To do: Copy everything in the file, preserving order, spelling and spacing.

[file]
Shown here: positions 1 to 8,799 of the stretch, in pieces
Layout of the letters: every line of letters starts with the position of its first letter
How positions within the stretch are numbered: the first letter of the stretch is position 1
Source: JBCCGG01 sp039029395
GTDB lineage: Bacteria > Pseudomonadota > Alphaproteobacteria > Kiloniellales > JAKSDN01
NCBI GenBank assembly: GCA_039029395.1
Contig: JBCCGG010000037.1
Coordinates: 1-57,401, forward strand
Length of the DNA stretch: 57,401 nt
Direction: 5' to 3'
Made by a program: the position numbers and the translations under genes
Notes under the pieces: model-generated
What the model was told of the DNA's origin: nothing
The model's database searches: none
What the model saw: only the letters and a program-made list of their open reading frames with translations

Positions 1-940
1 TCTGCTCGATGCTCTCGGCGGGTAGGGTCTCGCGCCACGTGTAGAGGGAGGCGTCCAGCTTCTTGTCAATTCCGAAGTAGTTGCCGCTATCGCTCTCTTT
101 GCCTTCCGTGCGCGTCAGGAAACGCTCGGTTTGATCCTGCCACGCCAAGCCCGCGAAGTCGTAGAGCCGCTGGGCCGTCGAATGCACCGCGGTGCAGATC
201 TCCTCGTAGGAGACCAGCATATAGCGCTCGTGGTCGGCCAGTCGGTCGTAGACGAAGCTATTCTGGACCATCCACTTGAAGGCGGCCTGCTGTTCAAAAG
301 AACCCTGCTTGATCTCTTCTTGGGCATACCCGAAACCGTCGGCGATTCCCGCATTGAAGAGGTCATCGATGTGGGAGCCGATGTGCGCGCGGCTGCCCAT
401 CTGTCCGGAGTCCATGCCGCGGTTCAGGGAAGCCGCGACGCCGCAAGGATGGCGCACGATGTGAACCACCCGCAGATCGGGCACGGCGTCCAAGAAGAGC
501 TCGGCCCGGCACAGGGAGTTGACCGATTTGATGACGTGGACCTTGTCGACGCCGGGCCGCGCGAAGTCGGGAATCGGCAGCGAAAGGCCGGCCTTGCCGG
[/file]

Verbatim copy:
Shown here: positions 1 to 8,799 of the stretch, in pieces
Layout of the letters: every line of letters starts with the position of its first letter
How positions within the stretch are numbered: the first letter of the stretch is position 1
Source: JBCCGG01 sp039029395
GTDB lineage: Bacteria > Pseudomonadota > Alphaproteobacteria > Kiloniellales > JAKSDN01
NCBI GenBank assembly: GCA_039029395.1
Contig: JBCCGG010000037.1
Coordinates: 1-57,401, forward strand
Length of the DNA stretch: 57,401 nt
Direction: 5' to 3'
Made by a program: the position numbers and the translations under genes
Notes under the pieces: model-generated
What the model was told of the DNA's origin: nothing
The model's database searches: none
What the model saw: only the letters and a program-made list of their open reading frames with translations

Positions 1-940
1 TCTGCTCGATGCTCTCGGCGGGTAGGGTCTCGCGCCACGTGTAGAGGGAGGCGTCCAGCTTCTTGTCAATTCCGAAGTAGTTGCCGCTATCGCTCTCTTT
101 GCCTTCCGTGCGCGTCAGGAAACGCTCGGTTTGATCCTGCCACGCCAAGCCCGCGAAGTCGTAGAGCCGCTGGGCCGTCGAATGCACCGCGGTGCAGATC
201 TCCTCGTAGGAGACCAGCATATAGCGCTCGTGGTCGGCCAGTCGGTCGTAGACGAAGCTATTCTGGACCATCCACTTGAAGGCGGCCTGCTGTTCAAAAG
301 AACCCTGCTTGATCTCTTCTTGGGCATACCCGAAACCGTCGGCGATTCCCGCATTGAAGAGGTCATCGATGTGGGAGCCGATGTGCGCGCGGCTGCCCAT
401 CTGTCCGGAGTCCATGCCGCGGTTCAGGGAAGCCGCGACGCCGCAAGGATGGCGCACGATGTGAACCACCCGCAGATCGGGCACGGCGTCCAAGAAGAGC
501 TCGGCCCGGCACAGGGAGTTGACCGATTTGATGACGTGGACCTTGTCGACGCCGGGCCGCGCGAAGTCGGGAATCGGCAGCGAAAGGCCGGCCTTGCCGG